ABSTRACT Encapsulating peritoneal sclerosis occurs due to chronic irritation of the peritoneal surface resulting in inflammation and fibrosis. Encapsulating peritoneal sclerosis usually occurs in patients requiring peritoneal dialysis (PD); however, it may also occur in liver transplant patients. The fibrosis in encapsulating peritoneal sclerosis could be severe enough to cause small bowel obstruction (SBO). Herein, we report a case of encapsulating peritoneal sclerosis secondary to liver transplantation that presented with SBO. The patient was started on Tamoxifen for encapsulating peritoneal sclerosis and evaluated at follow-up without any other intestinal obstruction episodes. This case demonstrates that encapsulating peritoneal sclerosis can occur as a liver transplant complication and present with small bowel obstruction.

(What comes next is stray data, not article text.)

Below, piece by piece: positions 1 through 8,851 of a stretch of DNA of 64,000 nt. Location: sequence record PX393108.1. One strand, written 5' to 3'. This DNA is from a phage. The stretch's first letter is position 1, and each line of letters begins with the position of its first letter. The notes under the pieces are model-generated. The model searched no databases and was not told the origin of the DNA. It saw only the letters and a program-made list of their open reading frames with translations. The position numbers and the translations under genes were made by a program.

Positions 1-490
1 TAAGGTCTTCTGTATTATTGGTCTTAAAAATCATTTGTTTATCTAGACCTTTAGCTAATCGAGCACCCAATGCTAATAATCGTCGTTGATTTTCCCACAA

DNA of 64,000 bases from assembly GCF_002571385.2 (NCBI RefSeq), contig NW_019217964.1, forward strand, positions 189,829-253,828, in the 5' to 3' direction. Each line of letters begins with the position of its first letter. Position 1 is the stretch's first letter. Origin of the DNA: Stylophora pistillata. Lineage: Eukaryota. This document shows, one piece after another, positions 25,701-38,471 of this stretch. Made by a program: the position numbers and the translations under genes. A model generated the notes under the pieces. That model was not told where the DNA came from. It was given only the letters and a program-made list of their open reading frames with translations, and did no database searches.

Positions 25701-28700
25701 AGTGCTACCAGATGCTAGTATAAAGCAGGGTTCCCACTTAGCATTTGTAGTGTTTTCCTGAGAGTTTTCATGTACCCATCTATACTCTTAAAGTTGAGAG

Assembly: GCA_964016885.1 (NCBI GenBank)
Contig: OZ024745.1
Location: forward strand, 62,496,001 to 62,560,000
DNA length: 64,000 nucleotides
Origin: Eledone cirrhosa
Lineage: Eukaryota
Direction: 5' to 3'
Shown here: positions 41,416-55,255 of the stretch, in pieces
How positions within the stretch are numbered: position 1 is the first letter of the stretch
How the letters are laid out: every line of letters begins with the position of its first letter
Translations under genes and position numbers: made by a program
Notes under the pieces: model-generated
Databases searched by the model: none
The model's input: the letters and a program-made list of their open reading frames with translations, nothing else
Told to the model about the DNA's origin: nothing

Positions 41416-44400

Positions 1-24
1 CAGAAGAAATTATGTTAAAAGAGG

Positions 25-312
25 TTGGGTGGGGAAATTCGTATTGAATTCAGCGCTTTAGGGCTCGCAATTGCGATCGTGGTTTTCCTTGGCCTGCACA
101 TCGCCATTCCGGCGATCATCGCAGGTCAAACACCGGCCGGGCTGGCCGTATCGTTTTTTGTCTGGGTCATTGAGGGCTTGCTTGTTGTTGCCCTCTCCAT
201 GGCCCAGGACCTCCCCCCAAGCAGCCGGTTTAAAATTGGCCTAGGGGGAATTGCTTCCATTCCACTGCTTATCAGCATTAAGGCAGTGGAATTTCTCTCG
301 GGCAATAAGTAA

Abstract Acute esophageal necrosis (AEN) also known as “black esophagus” or “acute necrotizing esophagus” is a rare entity characterized by striking endoscopic findings of circumferential black coloring of the esophagus. AEN most frequently seen in the distal esophagus and can extend proximally along the entire esophagus. Characteristically, the circumferential black mucosa stops abruptly at the EGJ. AEN tends to present as acute upper gastrointestinal bleeding, though other symptoms including dysphagia and epigastric pain have been described. The etiology of AEN is multifactorial including a combination of ischemic insult, mucosal barrier defect, and a backflow injury of gastric secretions. Described is a case of AEN in a patient with history of uncontrolled diabetes who presented with an atypical chest pain mimicking acute coronary syndrome with negative subsequent cardiovascular workup.